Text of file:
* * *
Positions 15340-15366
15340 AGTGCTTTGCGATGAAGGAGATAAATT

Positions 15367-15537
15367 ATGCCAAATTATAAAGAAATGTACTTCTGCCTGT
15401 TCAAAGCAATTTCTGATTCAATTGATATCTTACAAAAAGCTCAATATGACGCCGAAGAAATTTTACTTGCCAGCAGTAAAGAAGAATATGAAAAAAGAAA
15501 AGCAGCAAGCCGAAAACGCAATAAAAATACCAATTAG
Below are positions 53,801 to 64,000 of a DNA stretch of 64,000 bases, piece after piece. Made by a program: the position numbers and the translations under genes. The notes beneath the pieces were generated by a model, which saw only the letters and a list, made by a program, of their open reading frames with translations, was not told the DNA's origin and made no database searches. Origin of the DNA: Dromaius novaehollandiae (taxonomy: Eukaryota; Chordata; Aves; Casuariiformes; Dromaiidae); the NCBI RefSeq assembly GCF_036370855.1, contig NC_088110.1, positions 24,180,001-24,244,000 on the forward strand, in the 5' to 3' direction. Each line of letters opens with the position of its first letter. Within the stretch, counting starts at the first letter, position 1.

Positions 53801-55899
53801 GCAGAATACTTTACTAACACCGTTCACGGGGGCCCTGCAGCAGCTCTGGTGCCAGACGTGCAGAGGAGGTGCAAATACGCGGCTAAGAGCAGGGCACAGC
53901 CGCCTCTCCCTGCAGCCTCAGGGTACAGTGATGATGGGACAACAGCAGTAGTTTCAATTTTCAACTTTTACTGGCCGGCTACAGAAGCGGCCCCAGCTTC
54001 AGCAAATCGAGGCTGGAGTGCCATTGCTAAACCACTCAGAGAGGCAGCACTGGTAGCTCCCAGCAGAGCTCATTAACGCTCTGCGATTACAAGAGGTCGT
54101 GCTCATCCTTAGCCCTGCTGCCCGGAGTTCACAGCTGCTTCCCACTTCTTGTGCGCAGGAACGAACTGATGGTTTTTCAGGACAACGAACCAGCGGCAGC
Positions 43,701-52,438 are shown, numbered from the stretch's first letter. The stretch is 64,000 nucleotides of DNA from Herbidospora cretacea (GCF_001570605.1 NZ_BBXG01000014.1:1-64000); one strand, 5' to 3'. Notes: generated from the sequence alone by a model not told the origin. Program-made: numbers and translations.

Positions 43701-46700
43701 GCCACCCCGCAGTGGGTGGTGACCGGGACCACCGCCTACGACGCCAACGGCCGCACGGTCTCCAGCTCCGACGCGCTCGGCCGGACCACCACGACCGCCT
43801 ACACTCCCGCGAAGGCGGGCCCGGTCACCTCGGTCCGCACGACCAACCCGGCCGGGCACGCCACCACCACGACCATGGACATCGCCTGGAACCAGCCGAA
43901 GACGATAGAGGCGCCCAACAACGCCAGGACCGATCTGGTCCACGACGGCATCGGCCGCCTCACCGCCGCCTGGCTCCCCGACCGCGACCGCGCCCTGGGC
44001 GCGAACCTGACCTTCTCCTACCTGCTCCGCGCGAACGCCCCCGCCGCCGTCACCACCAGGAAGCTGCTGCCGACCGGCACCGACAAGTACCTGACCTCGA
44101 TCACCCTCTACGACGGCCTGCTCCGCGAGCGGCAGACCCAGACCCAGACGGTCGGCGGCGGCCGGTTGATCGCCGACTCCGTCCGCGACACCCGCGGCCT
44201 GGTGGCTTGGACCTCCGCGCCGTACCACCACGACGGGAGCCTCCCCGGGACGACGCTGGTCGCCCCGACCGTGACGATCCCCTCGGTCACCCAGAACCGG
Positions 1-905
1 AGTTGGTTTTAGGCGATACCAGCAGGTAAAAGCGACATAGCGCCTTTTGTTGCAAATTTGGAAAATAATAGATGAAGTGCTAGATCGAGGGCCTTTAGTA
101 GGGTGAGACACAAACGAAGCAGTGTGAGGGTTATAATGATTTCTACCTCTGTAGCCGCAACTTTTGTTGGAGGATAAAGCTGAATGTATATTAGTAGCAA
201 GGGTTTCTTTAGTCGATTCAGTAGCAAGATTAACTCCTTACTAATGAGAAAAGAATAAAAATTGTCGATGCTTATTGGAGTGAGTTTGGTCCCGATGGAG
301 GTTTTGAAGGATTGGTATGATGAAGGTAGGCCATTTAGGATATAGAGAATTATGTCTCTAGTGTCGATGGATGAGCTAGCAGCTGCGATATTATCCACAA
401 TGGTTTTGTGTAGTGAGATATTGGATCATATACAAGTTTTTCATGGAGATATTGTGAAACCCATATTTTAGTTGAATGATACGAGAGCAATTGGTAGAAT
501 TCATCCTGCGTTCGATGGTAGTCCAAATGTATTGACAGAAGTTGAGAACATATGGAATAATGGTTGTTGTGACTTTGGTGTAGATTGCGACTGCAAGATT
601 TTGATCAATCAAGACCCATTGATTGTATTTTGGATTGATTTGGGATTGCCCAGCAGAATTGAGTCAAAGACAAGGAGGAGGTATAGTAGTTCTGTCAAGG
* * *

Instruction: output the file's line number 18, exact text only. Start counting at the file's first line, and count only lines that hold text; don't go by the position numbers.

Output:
44001 GCGAACCTGACCTTCTCCTACCTGCTCCGCGCGAACGCCCCCGCCGCCGTCACCACCAGGAAGCTGCTGCCGACCGGCACCGACAAGTACCTGACCTCGA